Volume 46 - Number 1 - 2005 | DOI: 10.5032/jae.2005.01011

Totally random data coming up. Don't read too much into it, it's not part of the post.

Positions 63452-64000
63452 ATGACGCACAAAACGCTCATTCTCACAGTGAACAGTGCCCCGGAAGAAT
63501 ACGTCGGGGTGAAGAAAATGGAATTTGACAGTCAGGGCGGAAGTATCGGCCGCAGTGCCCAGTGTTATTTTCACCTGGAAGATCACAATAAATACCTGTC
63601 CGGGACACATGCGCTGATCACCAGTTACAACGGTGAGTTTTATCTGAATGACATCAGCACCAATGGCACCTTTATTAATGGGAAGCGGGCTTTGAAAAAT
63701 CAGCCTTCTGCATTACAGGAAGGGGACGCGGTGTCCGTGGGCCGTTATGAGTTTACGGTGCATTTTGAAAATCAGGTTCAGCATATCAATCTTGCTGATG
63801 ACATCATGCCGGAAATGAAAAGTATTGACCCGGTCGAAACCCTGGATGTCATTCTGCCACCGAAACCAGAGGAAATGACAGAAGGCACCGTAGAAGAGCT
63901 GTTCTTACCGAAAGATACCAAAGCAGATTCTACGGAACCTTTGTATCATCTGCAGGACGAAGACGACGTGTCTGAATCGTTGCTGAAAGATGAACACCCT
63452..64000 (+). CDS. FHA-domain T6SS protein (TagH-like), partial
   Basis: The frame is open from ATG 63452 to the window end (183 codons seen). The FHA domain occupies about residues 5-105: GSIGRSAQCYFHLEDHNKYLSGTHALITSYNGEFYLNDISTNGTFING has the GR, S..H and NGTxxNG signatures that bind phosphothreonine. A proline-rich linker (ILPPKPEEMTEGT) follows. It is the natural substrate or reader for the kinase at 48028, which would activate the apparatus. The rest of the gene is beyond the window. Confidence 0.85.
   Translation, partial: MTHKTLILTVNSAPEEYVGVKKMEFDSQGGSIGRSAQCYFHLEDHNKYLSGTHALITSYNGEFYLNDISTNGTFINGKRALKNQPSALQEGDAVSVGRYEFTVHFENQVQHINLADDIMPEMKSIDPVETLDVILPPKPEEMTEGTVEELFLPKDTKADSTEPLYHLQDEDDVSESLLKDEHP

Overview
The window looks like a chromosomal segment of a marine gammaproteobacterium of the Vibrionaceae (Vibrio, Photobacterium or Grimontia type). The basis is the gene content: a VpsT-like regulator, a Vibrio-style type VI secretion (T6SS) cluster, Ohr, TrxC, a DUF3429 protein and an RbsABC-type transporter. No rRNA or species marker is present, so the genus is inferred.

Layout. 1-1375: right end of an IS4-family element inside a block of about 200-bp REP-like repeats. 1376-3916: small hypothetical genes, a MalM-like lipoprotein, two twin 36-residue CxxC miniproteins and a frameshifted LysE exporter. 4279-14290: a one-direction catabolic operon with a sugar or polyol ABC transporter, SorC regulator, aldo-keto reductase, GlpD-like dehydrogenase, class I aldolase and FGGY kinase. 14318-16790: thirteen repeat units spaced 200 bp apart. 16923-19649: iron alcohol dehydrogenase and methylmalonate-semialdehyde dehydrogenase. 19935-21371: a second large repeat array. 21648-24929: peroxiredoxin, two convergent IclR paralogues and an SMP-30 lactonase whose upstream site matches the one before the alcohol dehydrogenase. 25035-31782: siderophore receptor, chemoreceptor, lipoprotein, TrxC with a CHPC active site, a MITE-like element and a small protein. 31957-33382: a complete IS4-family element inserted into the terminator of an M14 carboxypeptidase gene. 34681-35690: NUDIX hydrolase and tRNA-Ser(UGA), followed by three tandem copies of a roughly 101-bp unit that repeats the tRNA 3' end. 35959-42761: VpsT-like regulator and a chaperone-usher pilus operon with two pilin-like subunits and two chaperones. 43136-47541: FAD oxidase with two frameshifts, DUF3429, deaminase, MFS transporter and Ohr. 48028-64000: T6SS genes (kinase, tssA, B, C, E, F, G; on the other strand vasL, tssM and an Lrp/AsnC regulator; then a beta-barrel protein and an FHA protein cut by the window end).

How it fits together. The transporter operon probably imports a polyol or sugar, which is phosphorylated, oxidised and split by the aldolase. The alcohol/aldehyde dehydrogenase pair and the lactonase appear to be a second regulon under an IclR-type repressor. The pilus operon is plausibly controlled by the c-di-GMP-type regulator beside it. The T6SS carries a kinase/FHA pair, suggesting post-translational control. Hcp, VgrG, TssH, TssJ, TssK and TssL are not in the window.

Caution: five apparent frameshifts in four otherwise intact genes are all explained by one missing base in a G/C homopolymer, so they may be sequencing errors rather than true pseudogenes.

This study determined perceptions of mentoring within a state-mandated first year teaching program of agriculture teachers and their assigned resident committee members. The objectives were: 1) Describe the personal characteristics of first year teachers and committee members, 2) Describe the mentor relationships that exist, 3) Compare perceptions of mentoring among committee members, and 4) Determine if participants approve its continuance. Results indicated that residency committee members believed they did provide mentoring to the first year teachers in agriculture. First year agriculture teachers perceived the mentor teacher to be the committee member who provided the most assistance during their first year of teaching. To the contrary, mentor teachers believed they did not assist with agricultural education issues or technical agriculture areas. Mentor teachers, administrators, higher education representatives, and first year agriculture teachers favored the continuance of this program; however, improvements could be made to strengthen the mentoring component. Recommendations included involving teacher educators as higher education representatives more and expand the residency committee to include an agriculture teacher as the mentor teacher. Special efforts to develop rapport beyond mandatory meetings and scheduled observations should be made. In addition, informal mentoring must continue to meet the first year agriculture teachers' needs.